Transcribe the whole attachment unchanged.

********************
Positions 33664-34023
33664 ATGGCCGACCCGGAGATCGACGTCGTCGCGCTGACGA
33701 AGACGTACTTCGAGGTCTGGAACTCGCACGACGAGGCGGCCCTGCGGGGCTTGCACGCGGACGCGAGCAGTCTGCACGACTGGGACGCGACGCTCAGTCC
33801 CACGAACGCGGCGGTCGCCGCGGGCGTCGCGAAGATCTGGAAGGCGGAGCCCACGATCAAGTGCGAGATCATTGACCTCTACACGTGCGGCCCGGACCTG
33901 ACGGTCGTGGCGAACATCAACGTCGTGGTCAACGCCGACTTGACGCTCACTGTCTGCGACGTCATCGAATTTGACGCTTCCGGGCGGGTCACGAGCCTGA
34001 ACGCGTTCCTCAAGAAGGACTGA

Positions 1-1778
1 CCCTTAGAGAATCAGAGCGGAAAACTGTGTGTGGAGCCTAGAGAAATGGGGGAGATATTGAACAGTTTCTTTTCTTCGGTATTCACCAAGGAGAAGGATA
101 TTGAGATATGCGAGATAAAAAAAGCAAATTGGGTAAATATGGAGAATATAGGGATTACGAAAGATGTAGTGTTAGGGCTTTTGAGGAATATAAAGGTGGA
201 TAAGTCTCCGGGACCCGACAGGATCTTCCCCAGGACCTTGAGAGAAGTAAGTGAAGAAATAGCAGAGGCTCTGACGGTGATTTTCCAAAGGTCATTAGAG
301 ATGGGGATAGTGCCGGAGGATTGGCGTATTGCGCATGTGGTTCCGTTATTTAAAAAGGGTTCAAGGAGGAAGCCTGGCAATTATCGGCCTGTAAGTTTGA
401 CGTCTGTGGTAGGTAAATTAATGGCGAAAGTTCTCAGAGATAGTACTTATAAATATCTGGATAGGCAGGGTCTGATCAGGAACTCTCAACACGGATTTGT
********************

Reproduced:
Positions 33664-34023
33664 ATGGCCGACCCGGAGATCGACGTCGTCGCGCTGACGA
33701 AGACGTACTTCGAGGTCTGGAACTCGCACGACGAGGCGGCCCTGCGGGGCTTGCACGCGGACGCGAGCAGTCTGCACGACTGGGACGCGACGCTCAGTCC
33801 CACGAACGCGGCGGTCGCCGCGGGCGTCGCGAAGATCTGGAAGGCGGAGCCCACGATCAAGTGCGAGATCATTGACCTCTACACGTGCGGCCCGGACCTG
33901 ACGGTCGTGGCGAACATCAACGTCGTGGTCAACGCCGACTTGACGCTCACTGTCTGCGACGTCATCGAATTTGACGCTTCCGGGCGGGTCACGAGCCTGA
34001 ACGCGTTCCTCAAGAAGGACTGA

Positions 1-1778
1 CCCTTAGAGAATCAGAGCGGAAAACTGTGTGTGGAGCCTAGAGAAATGGGGGAGATATTGAACAGTTTCTTTTCTTCGGTATTCACCAAGGAGAAGGATA
101 TTGAGATATGCGAGATAAAAAAAGCAAATTGGGTAAATATGGAGAATATAGGGATTACGAAAGATGTAGTGTTAGGGCTTTTGAGGAATATAAAGGTGGA
201 TAAGTCTCCGGGACCCGACAGGATCTTCCCCAGGACCTTGAGAGAAGTAAGTGAAGAAATAGCAGAGGCTCTGACGGTGATTTTCCAAAGGTCATTAGAG
301 ATGGGGATAGTGCCGGAGGATTGGCGTATTGCGCATGTGGTTCCGTTATTTAAAAAGGGTTCAAGGAGGAAGCCTGGCAATTATCGGCCTGTAAGTTTGA
401 CGTCTGTGGTAGGTAAATTAATGGCGAAAGTTCTCAGAGATAGTACTTATAAATATCTGGATAGGCAGGGTCTGATCAGGAACTCTCAACACGGATTTGT